North Carolina Newspapers is powered by Chronam.
- U ii U laXA.li -
CHAPEL HILL II,
TUESDAY, SEPTEMBER 25, 1951
CHAPEL HILL, N. C
m m - i a i v 3
SAMUEL SELDEN, chairman
of the department of dramatic
art and director of the Carolina
Playmakers, who will speak at
8 o'clock tonight in tK Plav-
fjff makers Theatre on "Adventures
Samuel Se! den
To Give Talk
Samuel Seldon, chairman of
the department of -dramatics art,
will give his traditional illustrat
ed talk, "Adventures in Play
making," at an informal get-together
for students and towns
people at 8 o'clock tonight in the
The - Playmakers' 33 years of
production history, illustrated
with projected slides of scenes
from past perf ormancest will be
covered by Mr. Seldon.
All ma j ors in the dramatic art
department are requested to
attend and remain after the
speech for a short organizational
meeting. ; ;
First Bridge Game ; .
In Tournament: Set
For Tonight, 7:30
: First of the Student Union
sponsored weekly duplicate
bridge tournaments will be ; held
at 7: 30 tonight in the main lounge
of Graham Memorial.
- The - games will be held . each
Tuesday evening with rating
points being awarded to the win
ners. On the fourth Tuesday a
master-point game will be held.
An entry fee of 10 " cents per
player will be charged with the
total amount collected going to
the winners. ;
The tournaments will be con
ducted by Paul Finch under the
auspices of the American Con
tract Bridge League.
; DTH Staff Meeting; r
The first Daily Tar Heel staff
meeting for the academic year
2951-52 will be held at 2 p. m.
today in Roland Parker Lounge
No. Two, Graham Memorial,
Editor Glenn Harden has an
nounced. The organizational meeting
will be held for all old and new
staff members. Staff appoint
ments and beat assignments
will be announced.
A call was issued for all typos
of news work nows, tpoxls,
society, and business. The ed
itor also announced that coai
lines will be S p. m. tot ws,
Monday throus l?il$v7 end 10
a. m. on Saturday
The Order of the Golden Bear
will hold its first gathering of the
quarter at 5:00 this afternoon at
the Shack. All members are urg
ed to be on hand for this impor
tant gathering. ..' r
The Splash Club will meet for
the first time this quarter-tonight
at 7 o'clock at the pool. AJ1 old
members should attend.
Woman's Glee Club
The first meeting of the Wo
man's Glee Club will be at 5
o'clock Tuesday afternoon in the
auditorium at Hill Hall. All old
members and anyone interested
in joining this year are requested
to attend this meeting.
' Playmaker Tryouts
The Carolina Playmakers will
hold tryouts for their major pro
duction of the season, "The Silver
Whistle," tomorrow afternoon at
4 o'clock and again tomorrow
night at 7:30 in the Playmaker
. Monogram Club
The Monogram Club will hold
its first meeting of . the year to
night at 7:30. Plans will be made
for initiation ceremonies which
will be held next week. '. .
Averett College Dance
Today: at -3 p. in. is deadline for
all Carolina males to register for
a trip to Averett College in Dan
ville, Va., Saturday night to i
dance and buffet dinner. Inter
ested persons may sign up at the
Y information office. The girls at
the College have asked the
YMCA to send 140 Tar Heels to
their school for the affair. The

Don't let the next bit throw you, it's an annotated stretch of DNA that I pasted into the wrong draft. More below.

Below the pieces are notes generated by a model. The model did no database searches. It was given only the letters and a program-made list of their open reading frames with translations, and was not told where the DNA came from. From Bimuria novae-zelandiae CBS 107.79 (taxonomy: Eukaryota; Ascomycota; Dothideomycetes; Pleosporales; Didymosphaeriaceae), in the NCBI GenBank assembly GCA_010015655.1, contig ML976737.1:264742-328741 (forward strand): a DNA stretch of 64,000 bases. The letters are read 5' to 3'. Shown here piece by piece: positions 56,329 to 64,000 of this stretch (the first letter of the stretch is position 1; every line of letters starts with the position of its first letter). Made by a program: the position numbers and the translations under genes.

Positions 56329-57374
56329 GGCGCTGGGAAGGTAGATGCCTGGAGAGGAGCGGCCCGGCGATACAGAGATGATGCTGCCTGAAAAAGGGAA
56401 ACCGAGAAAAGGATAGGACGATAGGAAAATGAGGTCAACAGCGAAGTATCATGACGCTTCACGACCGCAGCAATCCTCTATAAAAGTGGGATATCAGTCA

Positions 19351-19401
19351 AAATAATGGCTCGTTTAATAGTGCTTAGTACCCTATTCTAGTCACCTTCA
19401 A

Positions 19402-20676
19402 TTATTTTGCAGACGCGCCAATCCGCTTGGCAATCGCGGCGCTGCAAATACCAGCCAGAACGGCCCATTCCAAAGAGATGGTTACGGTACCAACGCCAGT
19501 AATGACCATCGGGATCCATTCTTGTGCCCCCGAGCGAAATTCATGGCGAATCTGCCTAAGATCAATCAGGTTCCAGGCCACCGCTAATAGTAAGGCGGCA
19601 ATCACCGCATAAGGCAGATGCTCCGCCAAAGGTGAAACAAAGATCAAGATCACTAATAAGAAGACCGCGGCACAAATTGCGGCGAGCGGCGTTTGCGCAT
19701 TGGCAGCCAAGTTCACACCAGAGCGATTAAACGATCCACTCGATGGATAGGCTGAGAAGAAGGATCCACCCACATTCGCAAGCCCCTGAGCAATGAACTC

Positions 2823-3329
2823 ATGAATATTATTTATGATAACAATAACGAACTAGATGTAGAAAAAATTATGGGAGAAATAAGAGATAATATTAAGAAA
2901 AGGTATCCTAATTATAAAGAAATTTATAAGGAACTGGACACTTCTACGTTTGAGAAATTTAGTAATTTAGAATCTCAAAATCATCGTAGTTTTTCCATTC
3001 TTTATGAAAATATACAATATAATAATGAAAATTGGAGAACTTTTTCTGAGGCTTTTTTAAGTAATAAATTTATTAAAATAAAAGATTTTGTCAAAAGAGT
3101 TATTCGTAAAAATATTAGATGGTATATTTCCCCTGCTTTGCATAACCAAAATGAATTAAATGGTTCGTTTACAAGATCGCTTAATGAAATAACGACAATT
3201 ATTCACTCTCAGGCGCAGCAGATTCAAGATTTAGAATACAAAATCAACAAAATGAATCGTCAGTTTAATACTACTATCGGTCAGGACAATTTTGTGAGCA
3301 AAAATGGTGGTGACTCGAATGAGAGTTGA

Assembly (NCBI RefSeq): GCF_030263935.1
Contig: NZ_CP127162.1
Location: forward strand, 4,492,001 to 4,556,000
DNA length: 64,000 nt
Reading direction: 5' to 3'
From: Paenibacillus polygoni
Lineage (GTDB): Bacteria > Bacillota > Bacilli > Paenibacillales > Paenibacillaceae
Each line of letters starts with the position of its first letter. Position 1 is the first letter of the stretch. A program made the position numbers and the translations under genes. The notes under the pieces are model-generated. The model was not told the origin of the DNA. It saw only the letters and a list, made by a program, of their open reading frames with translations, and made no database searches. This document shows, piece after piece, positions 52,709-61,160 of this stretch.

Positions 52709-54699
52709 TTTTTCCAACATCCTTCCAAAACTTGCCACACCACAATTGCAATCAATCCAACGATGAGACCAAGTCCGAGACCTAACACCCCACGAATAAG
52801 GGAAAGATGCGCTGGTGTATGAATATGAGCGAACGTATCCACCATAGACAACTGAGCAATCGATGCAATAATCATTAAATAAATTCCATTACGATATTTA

bus leaves at 6:00 Saturday.
The Hacker Gallery Bookmo
bile will be parked back of Hill
Musie Hall today. On exhibit will
ht rare and recent books and s
materials in the field of fine arts.
" ':::ir-i:y.-&. ;
A newcomer's tea will be given
by the Faculty Wives Club today
at 4 o'clock : in the Morehead
Building for all new faculty
The Dialectic Senate executive
session will meet in New West
tonight at 8 o'clock in the Di Hall.
Phi Assembly ;
The Phi Assembly will meet in
an executive session tonight at
8:30 in Phi HalL Several items of
lmobrtant business will be trans -
T acted and final plans for the in-
austa! sessloa to be held Octo
ber will be made.
. The new date for the official
opening of the addition to the
main library at the University
of North Carolina is Friday,
February 29 1952, according to
Charles E. Rush, Librarian.
The opening" date, originally
set for October 12, was delayed
because of . the ; scarcity of ma
terials and delays in their deli
very, Rush explained.
Rush said that the more formal
part of the opening program will
emphasize the role of the Library
in the successful operation of the
This will be followed by an in
formal discussion of the relation
of the library to teaching and
research, a reception, and an in
spection of the more than doubly
In the late fall, Rush said, books
and manuscript materials will be
moved and all service depart
ments will be installed in their
new or remodeled quarters.
By February, he said, ; "we
hope to be settled and operat
ing fairly smoothly, in order that
visitors may note particularly
the interrelationship of depart
ments with the bookstack, and
special facilities for research arid
authorship, and the expanded
areas, for study."
Mo re head Visitors
More than 305,000 people have
visited the beautiful Morehead
Planetarium building and wit
nessed the Planetarium . shows
since it was opened at the Uni
versity of North Carolina in the
spring of 1949. The Morehead
Building, which cost $3,000,000,
was the gift of John Motley More-
head, member of the University
class of 1891, an internationally
known industrialist, engineer.
scientist, philanthropist and for
mer Minister to Sweden, The
Planetarium is the sixth in the
country and the only one con